Teng Shih K'ou Congregational Church

Teng Shih K'ou Congregational Church (Chinese: 燈市口公理會教堂; pinyin: Dēngshìkǒu Gōnglǐhuì Jiàotáng; Wade–Giles: Têng Shih K'ou Kung-li-hui Chiao-t'ang), often simply referred to as Teng Shih K'ou Church (燈市口教堂), was a Congregational church located at Teng Shih K'ou in Tung-ch'eng District, Peking. It was the largest Protestant church in Peking.[1]

Teng Shih K'ou
Congregational Church
Teng Shih K'ou Church
燈市口公理會教堂
Teng Shih K'ou Congregational Church.jpg
Teng Shih K'ou Church in 1919
LocationTung-ch'êng ch'ü, Peking
CountryChina
DenominationCongregational
History
StatusChurch
Founded1864
Founder(s)Eliza Jane Gillett Bridgman
Architecture
Functional statusDemolished
StyleGothic Revival
Specifications
MaterialsBrick, stone

HistoryEdit

Built in 1864, as part of Bridgman Girls' College founded by Eliza Jane Gillett Bridgman,[2] the Teng Shih K'ou Church was the oldest of the American Board Mission churches in Peking. According to Sidney D. Gamble, it was "a beautiful example of Gothic architecture".[3] The membership roll of the church included some three hundred families, notable for its well-trained pastor and a large number of well-to-do congregants.[4]:338

The church was under the care of Henry Blodget (1825–1903),[5] before being burnt down in 1900 during the Boxer Rebellion. In 1902, it was rebuilt by William Scott Ament.[6][4]:324 During the Republican era (1912–1949), the church was involved in numerous charitable activities. For instance, a speech in English given by Nellie Yu Roung Ling took place at the church in 1921, in aid of the "School for Poor Children" charity funds.[7]

In 1958, in order to support the Great Leap Forward campaign, the sixty or so churches in Beijing (Peking) were forced to combine their worship services at four facilities, Teng Shih K'ou Church was one of them.[8] During the Cultural Revolution (1966–1976), the church was demolished by Red Guards.[9]

ReferencesEdit

  1. ^ Xing, Wenjun; Chen, Shujun (10 January 2017). 百年凝視 [Hundred-Year Gaze] (in Traditional Chinese). New Taipei: Yeren Culture Publishing. ISBN 9789863841777.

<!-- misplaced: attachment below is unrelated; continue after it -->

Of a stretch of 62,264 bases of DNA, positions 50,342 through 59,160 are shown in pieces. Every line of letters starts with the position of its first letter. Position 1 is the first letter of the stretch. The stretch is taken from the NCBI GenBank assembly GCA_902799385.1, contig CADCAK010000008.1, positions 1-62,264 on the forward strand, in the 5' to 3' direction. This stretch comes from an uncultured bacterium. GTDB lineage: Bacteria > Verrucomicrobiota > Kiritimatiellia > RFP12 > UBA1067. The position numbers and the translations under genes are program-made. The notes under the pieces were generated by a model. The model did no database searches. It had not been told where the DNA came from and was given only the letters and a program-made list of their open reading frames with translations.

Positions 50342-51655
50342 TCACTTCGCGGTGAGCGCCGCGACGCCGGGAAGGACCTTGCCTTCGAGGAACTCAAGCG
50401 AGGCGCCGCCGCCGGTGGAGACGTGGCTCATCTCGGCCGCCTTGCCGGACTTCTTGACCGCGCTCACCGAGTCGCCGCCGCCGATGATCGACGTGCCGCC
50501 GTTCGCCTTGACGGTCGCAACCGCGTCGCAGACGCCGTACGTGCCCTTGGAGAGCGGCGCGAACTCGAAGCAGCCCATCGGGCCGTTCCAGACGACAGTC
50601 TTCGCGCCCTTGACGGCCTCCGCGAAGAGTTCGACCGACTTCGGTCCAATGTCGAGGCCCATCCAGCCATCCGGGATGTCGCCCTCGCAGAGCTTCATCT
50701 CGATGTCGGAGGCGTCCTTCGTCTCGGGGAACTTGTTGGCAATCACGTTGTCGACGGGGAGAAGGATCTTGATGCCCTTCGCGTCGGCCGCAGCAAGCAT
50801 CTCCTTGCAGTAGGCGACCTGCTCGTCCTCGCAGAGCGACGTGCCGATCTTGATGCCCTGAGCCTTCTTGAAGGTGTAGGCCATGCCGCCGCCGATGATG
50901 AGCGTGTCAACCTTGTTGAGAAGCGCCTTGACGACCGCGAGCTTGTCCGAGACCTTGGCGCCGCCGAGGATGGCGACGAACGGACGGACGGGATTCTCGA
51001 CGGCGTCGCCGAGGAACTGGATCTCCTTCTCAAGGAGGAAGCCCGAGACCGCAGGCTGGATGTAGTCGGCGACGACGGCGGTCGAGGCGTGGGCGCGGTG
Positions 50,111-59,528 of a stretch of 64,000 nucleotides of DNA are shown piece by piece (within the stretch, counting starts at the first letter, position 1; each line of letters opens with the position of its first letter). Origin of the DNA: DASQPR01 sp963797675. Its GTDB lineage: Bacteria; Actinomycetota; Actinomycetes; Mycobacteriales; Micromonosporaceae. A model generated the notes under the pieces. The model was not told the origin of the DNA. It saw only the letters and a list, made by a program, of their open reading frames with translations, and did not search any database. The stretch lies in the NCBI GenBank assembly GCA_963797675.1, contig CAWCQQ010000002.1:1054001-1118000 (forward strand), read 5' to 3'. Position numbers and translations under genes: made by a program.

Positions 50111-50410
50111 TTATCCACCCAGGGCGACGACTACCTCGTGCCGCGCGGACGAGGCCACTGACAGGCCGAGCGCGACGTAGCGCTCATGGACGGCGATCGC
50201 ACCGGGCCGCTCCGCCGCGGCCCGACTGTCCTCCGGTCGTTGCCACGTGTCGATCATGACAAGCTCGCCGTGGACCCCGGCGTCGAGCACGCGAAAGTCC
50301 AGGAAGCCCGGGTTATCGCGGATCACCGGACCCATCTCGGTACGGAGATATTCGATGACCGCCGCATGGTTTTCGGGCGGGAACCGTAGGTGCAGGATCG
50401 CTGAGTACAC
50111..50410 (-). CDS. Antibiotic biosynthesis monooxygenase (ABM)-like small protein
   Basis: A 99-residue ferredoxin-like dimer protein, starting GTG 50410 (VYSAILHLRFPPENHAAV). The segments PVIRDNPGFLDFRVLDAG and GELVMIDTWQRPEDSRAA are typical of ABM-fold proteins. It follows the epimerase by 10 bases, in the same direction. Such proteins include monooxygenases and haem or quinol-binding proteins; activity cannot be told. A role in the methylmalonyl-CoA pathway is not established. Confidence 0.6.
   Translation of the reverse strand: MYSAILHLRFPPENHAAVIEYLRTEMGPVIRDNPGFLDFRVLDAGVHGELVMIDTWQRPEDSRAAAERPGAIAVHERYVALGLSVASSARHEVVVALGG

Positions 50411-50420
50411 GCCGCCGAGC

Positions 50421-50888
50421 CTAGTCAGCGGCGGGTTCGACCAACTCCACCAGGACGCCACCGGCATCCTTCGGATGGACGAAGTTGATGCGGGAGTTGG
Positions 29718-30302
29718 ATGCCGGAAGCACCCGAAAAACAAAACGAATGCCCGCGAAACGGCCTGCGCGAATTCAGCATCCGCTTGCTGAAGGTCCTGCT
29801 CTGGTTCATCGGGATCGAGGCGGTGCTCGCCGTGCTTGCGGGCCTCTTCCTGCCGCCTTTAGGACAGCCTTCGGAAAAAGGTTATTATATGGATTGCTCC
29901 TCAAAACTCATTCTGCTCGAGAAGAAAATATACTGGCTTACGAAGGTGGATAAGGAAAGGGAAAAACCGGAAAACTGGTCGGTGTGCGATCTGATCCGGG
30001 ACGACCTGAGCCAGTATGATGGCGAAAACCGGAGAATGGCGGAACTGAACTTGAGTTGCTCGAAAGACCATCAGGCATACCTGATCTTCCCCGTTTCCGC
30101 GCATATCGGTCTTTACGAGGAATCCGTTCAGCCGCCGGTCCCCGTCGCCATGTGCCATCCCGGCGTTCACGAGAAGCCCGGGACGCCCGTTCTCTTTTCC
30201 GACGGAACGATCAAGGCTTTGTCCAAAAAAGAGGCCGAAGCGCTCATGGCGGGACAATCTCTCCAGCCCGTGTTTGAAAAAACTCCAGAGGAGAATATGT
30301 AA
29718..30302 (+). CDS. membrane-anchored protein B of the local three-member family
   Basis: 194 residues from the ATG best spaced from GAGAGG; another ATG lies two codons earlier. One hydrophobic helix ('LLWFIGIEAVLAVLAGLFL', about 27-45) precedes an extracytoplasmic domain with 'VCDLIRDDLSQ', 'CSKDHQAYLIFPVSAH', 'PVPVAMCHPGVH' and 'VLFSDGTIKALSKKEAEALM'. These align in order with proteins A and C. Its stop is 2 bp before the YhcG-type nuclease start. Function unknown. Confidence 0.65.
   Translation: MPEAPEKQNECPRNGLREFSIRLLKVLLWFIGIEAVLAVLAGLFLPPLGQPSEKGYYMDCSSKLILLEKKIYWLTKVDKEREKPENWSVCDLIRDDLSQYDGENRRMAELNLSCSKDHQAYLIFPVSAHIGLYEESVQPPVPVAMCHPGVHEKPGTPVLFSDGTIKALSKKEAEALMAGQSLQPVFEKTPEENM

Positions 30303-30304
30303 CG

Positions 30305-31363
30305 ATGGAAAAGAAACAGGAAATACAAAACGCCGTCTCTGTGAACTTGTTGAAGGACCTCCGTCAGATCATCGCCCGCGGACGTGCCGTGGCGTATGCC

2. ^ Huen, Joseph (1 October 2011). 圖片中國基督教簡史 [Chinese Christianity History in Pictures] (in Traditional Chinese). Hong Kong: Logos Publishers. p. 374. ISBN 9789889949167.
  3. ^ Ma, Zhao (11 May 2020). Runaway Wives, Urban Crimes, and Survival Tactics in Wartime Beijing, 1937-1949. Cambridge, MA: Harvard University Asia Center. p. 149. ISBN 9781684175598.
  4. ^ a b Gamble, Sidney D. (1921). Peking: A Social Survey. New York: George H. Doran Company.
  5. ^ Annual Report - American Board of Commissioners for Foreign Missions, Volumes 79-82. American Board of Commissioners for Foreign Missions. 1889. p. 78.
  6. ^ "北平记忆:1917年拍摄的北京老照片" [Memories of Peking: Old Photographs of Peking Taken in 1917]. sohu.com (in Simplified Chinese). 25 April 2020. Retrieved 17 February 2022.
  7. ^ Rong, Tao (1995). "记容龄谈西太后轶事" [Anecdotes about the Empress Dowager Cixi by Roungling]. 中华文史资料文库 [Chinese Historical Accounts Series] (in Simplified Chinese). 1. Retrieved 17 February 2022.
  8. ^ Lian, Xi (20 March 2018). Blood Letters: The Untold Story of Lin Zhao, a Martyr in Mao's China. New York: Basic Books. ISBN 9781541644229.
  9. ^ Chao, Hsü (1 November 2013). 從土改到文革: 中國當代一○○位知識分子的厄難 [From Land Reform Movement to Cultural Revolution: The Tribulations of 100 Contemporary Chinese Intellectuals] (in Traditional Chinese). Taipei: Independent Author. p. 483. ISBN 9789863261919.